Review

Comic Opera Sparkles

Florentine charms with ‘Elixir of Love’

By - May 11th, 2015 04:00 pm
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The Elixir of Love. ®Florentine Opera 2015 images courtesy of Kathy Wittman.

The Elixir of Love. ®Florentine Opera 2015 images courtesy of Kathy Wittman.

The Florentine Opera Company production of Gaetano Donizetti’s The Elixir of Love charms from the opening curtain to the “Well, wasn’t that lovely?” response of audiences. I felt entertained and transported, which is what a dramma giocoso opera should do. When willing suspension of disbelief is set to tuneful music, it takes the listener to a place where the trials of daily life can be set aside and replaced with some romance, comedy, and a touch of lighthearted drama. Director William Florescu crafted this production with the just the dose of magic that love-addled Nemorino needed.

The curtain rose on a beautifully-realized set by Lisa Schlenker. A vivid expressionist vision of the Napa Valley foothills gave the stage radiance, and lighting designer Don Darnutzer made the time pass from the heat of the day to the entrancing starlit night with gorgeous effect. Add to that tableau the costuming by Christianne Myers—particular highlights were her draping Adina with a Katharine Hepburn-esque grace, donning nostrum-pusher Dulcumara in a particularly ostentatious look, and clothing the chorus in colorful, 1930s garb that accented the sunny tones of the set—and an exquisite, vintage Dodge pickup truck created a visual feast.

Just as richly hued were the voices of this splendid cast. Most affecting was the warm tenor voice of Rolando Sanz. Played with a bit more buffoon than lovesick puppy, Sanz’s Nemorino was a joy from beginning to end. His most impressive moment was, not surprisingly, the opera’s most famous  aria, “Una furtiva lagrima.” Sanz made an intimate artistic choice, using a tender pianissimo to bring the listener to him, which was a much more satisfying option than the usual all-about-me offerings that many tenors employ. Nemorino is touched to the core by Adina’sone furtive tear,” and Sanz made the scene all the sweeter by not bellowing about it. If he wanted to, he might have taken his time moving into the cadence. He certainly has the voice for it.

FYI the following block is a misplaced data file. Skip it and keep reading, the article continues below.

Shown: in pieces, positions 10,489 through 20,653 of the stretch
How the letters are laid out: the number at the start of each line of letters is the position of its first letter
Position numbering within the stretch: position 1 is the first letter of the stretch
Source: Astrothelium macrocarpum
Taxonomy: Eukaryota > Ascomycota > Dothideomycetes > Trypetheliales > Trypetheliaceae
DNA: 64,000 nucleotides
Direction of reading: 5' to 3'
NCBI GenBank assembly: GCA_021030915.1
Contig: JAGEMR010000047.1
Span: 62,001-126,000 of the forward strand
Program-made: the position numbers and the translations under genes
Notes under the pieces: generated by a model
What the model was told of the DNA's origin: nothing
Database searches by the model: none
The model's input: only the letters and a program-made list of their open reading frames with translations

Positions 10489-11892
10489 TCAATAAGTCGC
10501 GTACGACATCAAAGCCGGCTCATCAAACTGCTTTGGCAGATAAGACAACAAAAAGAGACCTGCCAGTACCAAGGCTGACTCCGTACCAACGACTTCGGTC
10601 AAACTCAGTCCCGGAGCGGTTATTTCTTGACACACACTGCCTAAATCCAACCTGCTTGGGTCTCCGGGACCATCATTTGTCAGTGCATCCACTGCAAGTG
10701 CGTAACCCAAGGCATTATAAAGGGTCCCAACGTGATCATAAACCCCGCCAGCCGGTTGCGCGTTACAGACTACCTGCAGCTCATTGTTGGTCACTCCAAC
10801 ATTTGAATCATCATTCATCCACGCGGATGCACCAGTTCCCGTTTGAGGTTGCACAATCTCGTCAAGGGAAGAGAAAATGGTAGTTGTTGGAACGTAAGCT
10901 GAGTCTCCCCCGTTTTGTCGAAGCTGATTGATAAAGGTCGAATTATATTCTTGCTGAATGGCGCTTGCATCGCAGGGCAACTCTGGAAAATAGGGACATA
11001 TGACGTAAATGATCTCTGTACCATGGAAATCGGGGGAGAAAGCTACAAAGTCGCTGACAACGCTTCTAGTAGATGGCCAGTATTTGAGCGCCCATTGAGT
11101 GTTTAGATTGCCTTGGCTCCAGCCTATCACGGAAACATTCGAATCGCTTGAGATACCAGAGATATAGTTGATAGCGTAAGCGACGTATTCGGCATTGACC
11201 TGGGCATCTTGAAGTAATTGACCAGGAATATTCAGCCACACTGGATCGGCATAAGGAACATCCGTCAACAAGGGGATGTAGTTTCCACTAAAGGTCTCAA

The object of Nemorino’s desire is Adina, played with a manipulative coolness by soprano Diana McVey. McVey’s voice is sweetest when not pushed, a difficult thing for guest artists to gauge when sending sound out into the acoustical void that is Uihlein Hall. McVey has a lovely high register that stays focused as she moves down through her range, and her intonation and rhythm are excellent.

Dulcamara, the traveling huckster of potions, is portrayed with fun, comic gestures and tremendously clear patter by bass-baritone Musa Ngqungwana. He appears larger than life in his dazzling raspberry-sherbet plaid suit and green shirt, and his voice is big, rich, and in tune. You could set your watch by his rhythm. When full ensemble numbers occasionally went adrift between the pit and the stage, Ngqungwana’s precision helped reel it all back in.

Baritone Corey McKern’s blustering Sergeant Belcore was performed with a terrific, ham-fisted egocentrism that gave a great comic dimension to his character. McKern’s voice is warm and welcoming. His upper notes were clear and centered, where his lower range was often obscured. Here again I blame the acoustical vacuum of the hall. For opera particularly, it is nice to sit where you can see the singers’ tonsils, but a sad fact of Uihlein Hall is that the nosebleed seats are the ones from which the audience hears the best. I’m pretty certain McKern sounded fantastic from up above.

Mezzo-soprano Lindsay Metzger gave a wonderfully comic rendering of Giannetta. Her fainting spells, lustful desperation, gossip mongering and bosom adjustments all showed expert timing, and her silvery voice sparkled.

The colorfully dressed Florentine Opera chorus sang spiritedly in spite of an occasional ragged connection with the pit. The women in the gossip scene with Giannetta were particularly charming, and the small troop of soldiers danced with a wonderful sense of the absurd in the first act.

Joseph Rescigno conducted the whole affair with his usual skill. There were some very lovely moments from the Milwaukee Symphony Orchestra, including spectacular flute and piccolo playing in the overture and great lyrical playing from the bassoon in “Una furtiva lagrima.” All across the board, the Florentine Opera Company’s production was a terrific way to spend an evening (or a Sunday afternoon). That’s entertainment.

The Elixir of Love Gallery

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